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Nicosia, Cyprus

The University of Nicosia is the largest university in Cyprus, with campuses based in the three largest cities in Cyprus: Nicosia, Lemesos and Larnaca. It was formally known, until September 2007, as Intercollege. The University enrolls approximately 5,000 students, 4,000 of which are based in Nicosia. Wikipedia.

Economidou-Kogetsidis M.,University of Nicosia
Journal of Pragmatics | Year: 2011

The present study examines e-mail requests sent by Greek Cypriot university students (non-native speakers of English) to faculty at a major, English-medium university in Cyprus, over a period of several semesters. It examines forms of address (salutations), the degree of directness employed, and the degree and type of supportive moves and lexical/phrasal modifiers used by students in order to soften or aggravate their e-requests. Findings from the study have shown that the NNS students' e-mails are characterized by significant directness (particularly in relation to requests for information), an absence of lexical/phrasal downgraders, an omission of greetings and closings and inappropriate or unacceptable forms of address. This paper argues that such e-mails can be perceived as impolite and discourteous and therefore capable of causing pragmatic failure. This is primarily due to the fact that they appear to give the faculty no choice in complying with the request and fail to acknowledge the imposition involved. © 2011 Elsevier B.V.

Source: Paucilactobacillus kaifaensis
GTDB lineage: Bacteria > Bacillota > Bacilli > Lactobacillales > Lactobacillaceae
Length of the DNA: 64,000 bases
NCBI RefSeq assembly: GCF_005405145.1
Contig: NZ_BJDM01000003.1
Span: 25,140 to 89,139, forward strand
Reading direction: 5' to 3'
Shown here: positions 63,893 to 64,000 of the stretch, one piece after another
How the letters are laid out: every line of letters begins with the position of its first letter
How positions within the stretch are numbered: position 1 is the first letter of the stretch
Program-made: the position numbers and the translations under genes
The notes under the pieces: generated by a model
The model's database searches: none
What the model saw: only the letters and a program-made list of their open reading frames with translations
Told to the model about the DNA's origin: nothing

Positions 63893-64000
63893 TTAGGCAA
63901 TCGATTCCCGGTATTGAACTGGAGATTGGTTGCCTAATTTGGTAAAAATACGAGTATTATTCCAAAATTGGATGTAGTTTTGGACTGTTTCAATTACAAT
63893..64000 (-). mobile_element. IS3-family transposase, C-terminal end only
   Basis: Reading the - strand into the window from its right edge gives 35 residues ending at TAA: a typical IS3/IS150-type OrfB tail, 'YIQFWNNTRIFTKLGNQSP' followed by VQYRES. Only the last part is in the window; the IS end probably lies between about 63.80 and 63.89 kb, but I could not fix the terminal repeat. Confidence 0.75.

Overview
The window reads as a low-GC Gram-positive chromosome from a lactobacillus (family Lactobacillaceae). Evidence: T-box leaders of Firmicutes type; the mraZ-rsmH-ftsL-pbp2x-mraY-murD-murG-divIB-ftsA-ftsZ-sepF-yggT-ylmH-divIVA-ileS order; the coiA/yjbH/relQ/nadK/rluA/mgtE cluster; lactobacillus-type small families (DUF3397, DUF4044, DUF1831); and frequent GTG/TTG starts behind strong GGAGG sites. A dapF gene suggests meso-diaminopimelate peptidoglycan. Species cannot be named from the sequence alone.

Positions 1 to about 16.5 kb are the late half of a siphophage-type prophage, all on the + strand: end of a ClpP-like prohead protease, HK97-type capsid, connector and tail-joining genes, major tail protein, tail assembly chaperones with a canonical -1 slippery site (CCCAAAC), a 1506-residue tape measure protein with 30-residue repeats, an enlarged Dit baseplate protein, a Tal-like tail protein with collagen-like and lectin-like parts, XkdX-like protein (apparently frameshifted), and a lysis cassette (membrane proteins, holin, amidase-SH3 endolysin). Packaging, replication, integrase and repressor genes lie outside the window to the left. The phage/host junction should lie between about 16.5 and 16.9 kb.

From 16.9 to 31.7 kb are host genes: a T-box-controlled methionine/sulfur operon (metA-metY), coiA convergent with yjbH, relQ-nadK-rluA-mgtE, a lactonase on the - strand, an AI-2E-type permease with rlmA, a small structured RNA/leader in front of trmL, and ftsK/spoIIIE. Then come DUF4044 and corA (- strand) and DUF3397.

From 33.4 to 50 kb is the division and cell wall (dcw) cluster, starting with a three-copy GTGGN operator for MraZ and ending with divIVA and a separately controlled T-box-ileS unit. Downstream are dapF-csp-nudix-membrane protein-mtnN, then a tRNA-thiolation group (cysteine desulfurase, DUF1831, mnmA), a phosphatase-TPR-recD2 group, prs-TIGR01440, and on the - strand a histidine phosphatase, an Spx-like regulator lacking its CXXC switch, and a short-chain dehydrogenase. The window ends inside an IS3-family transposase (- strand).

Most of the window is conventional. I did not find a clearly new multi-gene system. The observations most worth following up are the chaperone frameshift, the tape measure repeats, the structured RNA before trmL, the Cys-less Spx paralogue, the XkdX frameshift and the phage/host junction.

Apostolou M.,University of Nicosia
Aggression and Violent Behavior | Year: 2013

Past theorizing on the evolution of rape adduced the hypothesis that this act constitutes the behavioral expression of a mechanism which has evolved to enable men of low mate value to circumvent female choice. This has recently been questioned on the grounds that during human evolution, women's mate choices were controlled by their parents. It, therefore, remains unclear which were the evolutionary forces likely to have shaped this mechanism and whether such a mechanism exists in the first place. Accordingly, this paper employs anthropological and historical evidence in an attempt to reconstruct the evolutionary context in which a forced-sex mating strategy emerged. On the basis of this evidence, it is argued that forced sex is the outcome of an innate conditional strategy which enables men to circumvent parental and female choice when they experience a competitive disadvantage, or when the costs of doing so are low. The implications of the operation of this mechanism during human evolution are further explored. © 2013 Elsevier Ltd.

Alexopoulou A.,National and Kapodistrian University of Athens | Karayiannis P.,University of Nicosia
World Journal of Gastroenterology | Year: 2014